ISSUES AFFECTING THE GENERIC DRUG INDUSTRY
The generic drug industry provides consumers with safe and effective, quality drug products at low costs. Generic drugs save American consumers, taxpayers, Federal and State governments, and third-party insurance payors millions of dollars each year.
In 1984, Congress fairly balanced the interests of consumers and the brand name and generic pharmaceutical industries by passing the Drug Price Competition and Patent Term Restoration Act of 1984 ( Waxman-Hatch Act or Act ). The Waxman-Hatch Act established a system for more rapid review and approval of generic drug products by the Food and Drug Administration (FDA). The Act also created a framework for patent term extensions and non-patent exclusivity periods for brand name drug products. Brand name drug companies profits and research and development expenditures have grown exponentially as a result of the Waxman-Hatch Act and new life-saving medicines have become available to patients. The generic drug industry has saved American consumers and taxpayers billions of dollars. Due to the growth of the pharmaceutical industry, new jobs and investment opportunities were created in every region of the country.
Today the generic drug industry is under siege. On federal, state, and local fronts, the industry is being attacked by brand name drug companies fighting to prolong their monopolies. Moreover, the inadequate resources for FDA review of generic drug applications force consumers to wait longer and longer for access to less expensive, quality generic drug products. The issues facing the generic drug industry today are:
Slow FDA Review Times Delay Market Entry of Generic Drugs: FDA s admitted failure to review abbreviated new drug applications (ANDAs) for generic drug products within the 180-day statutory deadline is the biggest hurdle facing the generic pharmaceutical industry. Although ANDAs for generic drug products are much simpler than the more complex new drug applications (NDAs) for brand name products, FDA is currently reviewing NDAs faster than the shorter, less complex ANDAs.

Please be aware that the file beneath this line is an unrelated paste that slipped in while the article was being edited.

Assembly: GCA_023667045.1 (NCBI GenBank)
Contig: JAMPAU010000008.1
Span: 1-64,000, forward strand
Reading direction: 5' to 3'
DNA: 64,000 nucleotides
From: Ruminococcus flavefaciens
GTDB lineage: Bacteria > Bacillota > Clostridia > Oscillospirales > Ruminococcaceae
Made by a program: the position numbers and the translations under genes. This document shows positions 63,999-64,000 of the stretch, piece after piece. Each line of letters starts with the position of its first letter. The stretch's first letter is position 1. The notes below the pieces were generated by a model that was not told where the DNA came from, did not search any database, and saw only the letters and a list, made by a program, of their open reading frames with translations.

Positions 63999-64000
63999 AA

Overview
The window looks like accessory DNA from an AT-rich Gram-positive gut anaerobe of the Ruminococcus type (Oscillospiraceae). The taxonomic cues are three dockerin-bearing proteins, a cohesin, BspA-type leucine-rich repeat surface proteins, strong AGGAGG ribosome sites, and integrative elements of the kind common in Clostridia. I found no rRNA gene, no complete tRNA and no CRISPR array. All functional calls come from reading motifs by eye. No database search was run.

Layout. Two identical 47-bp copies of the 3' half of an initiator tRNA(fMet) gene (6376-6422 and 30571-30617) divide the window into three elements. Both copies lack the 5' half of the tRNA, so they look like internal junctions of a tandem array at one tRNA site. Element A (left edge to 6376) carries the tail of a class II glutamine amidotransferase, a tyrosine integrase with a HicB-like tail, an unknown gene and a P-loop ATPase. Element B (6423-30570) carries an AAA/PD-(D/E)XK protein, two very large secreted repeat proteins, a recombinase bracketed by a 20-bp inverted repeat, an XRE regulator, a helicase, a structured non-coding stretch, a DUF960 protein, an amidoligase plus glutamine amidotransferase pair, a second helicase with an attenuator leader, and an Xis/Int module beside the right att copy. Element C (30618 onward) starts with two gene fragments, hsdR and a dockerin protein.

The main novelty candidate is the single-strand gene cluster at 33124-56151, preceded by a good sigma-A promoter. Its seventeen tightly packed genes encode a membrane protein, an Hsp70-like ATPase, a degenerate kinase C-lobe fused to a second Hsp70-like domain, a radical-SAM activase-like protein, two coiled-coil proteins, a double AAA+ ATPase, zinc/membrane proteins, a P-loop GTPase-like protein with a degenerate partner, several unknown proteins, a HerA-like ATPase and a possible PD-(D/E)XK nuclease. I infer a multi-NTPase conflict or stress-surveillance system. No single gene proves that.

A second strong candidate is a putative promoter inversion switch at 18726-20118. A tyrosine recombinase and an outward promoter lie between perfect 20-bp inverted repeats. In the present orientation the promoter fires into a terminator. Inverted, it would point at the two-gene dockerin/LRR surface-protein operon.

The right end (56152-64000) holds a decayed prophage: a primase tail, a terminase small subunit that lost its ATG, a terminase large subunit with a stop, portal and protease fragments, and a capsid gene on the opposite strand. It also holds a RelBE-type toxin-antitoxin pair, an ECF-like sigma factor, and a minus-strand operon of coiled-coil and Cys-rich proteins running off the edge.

FDA Allocation of Resources Is a Barrier to Market Entry of Generic Drugs: FDA has not dedicated sufficient resources to the ANDA approval process to review and approve ANDAs in a reasonable period of time, let alone in the statutory timeframe of 180 days. This delay results in a barrier to market entry that denies consumers access to competitively-priced pharmaceuticals.
Brand Name Drug Companies Continue to Try to Extend Their Pharmaceutical Monopolies: Conservative estimates by the Wall Street Journal suggest that about 40 drugs with more than $16 billion in sales in 1996 are set to lose patent protection by the end of 2002. This represents 20% of the industry s entire U.S. revenues. In an effort to block generic competition, the brand name pharmaceutical industry has fought over the last several years to protect its monopoly of the pharmaceutical market by using tactics to delay market introduction of generic drug products:
Private Relief Patent Extensions: As soon as the monopoly period for a brand name drug is set to expire, brand name pharmaceutical companies often lobby Congress for special legislation to extend the drug product s monopoly status. Such proposals are typically tucked away in the most unlikely pieces of legislation and, therefore, rarely receive the benefit of a public hearing, much less a public debate.
Citizen Petitions: Brand name drug companies have used the citizen petition process to try to block or delay FDA approval of ANDAs.
State Substitution Laws and Narrow Therapeutic Index Drugs: In an effort to delay market entry of generic drug products after FDA approval, brand name drug companies lobby state legislatures to, in essence, over-ride FDA s drug approval decisions or to impose more stringent standards.
NAPM believes more FDA resources should be allocated for the review of applications for generic drug products. Additionally, Congress should continue its oversight of FDA s review process for generic drugs to ensure that applications are reviewed within the statutory review timeframe. Finally, legislative and administrative reforms are needed to ensure that brand name drug companies do not unfairly block or delay generic competition.
The National Association of Pharmaceutical Manufacturers (NAPM) is the national trade association representing independent generic drug manufacturers, and the suppliers of bulk active drug substances and related services to this important industry. NAPM s members are independent manufacturers representing the heart of the generic pharmaceutical industry.
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